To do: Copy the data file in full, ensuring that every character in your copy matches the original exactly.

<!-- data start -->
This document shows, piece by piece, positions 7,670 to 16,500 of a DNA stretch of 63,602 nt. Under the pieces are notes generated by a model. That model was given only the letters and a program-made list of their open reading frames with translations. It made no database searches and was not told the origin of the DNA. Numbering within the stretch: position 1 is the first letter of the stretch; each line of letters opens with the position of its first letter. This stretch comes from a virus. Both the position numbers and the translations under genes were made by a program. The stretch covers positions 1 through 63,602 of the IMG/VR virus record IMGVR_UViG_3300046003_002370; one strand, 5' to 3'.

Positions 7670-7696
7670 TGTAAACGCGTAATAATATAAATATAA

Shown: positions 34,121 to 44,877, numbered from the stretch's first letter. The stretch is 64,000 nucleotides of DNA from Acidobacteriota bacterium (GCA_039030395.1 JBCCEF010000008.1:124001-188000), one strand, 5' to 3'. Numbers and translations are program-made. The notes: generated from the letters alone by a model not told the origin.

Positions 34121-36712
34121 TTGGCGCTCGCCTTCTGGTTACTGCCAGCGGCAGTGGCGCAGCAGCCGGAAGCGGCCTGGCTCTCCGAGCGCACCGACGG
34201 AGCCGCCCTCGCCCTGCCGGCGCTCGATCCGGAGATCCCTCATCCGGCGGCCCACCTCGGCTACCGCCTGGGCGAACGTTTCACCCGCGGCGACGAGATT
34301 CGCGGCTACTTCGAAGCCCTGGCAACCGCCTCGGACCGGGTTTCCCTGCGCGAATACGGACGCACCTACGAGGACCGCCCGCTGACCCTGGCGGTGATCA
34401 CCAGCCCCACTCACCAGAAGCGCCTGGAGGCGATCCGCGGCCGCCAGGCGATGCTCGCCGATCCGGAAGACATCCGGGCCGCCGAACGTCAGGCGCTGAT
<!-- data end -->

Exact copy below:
This document shows, piece by piece, positions 7,670 to 16,500 of a DNA stretch of 63,602 nt. Under the pieces are notes generated by a model. That model was given only the letters and a program-made list of their open reading frames with translations. It made no database searches and was not told the origin of the DNA. Numbering within the stretch: position 1 is the first letter of the stretch; each line of letters opens with the position of its first letter. This stretch comes from a virus. Both the position numbers and the translations under genes were made by a program. The stretch covers positions 1 through 63,602 of the IMG/VR virus record IMGVR_UViG_3300046003_002370; one strand, 5' to 3'.

Positions 7670-7696
7670 TGTAAACGCGTAATAATATAAATATAA

Shown: positions 34,121 to 44,877, numbered from the stretch's first letter. The stretch is 64,000 nucleotides of DNA from Acidobacteriota bacterium (GCA_039030395.1 JBCCEF010000008.1:124001-188000), one strand, 5' to 3'. Numbers and translations are program-made. The notes: generated from the letters alone by a model not told the origin.

Positions 34121-36712
34121 TTGGCGCTCGCCTTCTGGTTACTGCCAGCGGCAGTGGCGCAGCAGCCGGAAGCGGCCTGGCTCTCCGAGCGCACCGACGG
34201 AGCCGCCCTCGCCCTGCCGGCGCTCGATCCGGAGATCCCTCATCCGGCGGCCCACCTCGGCTACCGCCTGGGCGAACGTTTCACCCGCGGCGACGAGATT
34301 CGCGGCTACTTCGAAGCCCTGGCAACCGCCTCGGACCGGGTTTCCCTGCGCGAATACGGACGCACCTACGAGGACCGCCCGCTGACCCTGGCGGTGATCA
34401 CCAGCCCCACTCACCAGAAGCGCCTGGAGGCGATCCGCGGCCGCCAGGCGATGCTCGCCGATCCGGAAGACATCCGGGCCGCCGAACGTCAGGCGCTGAT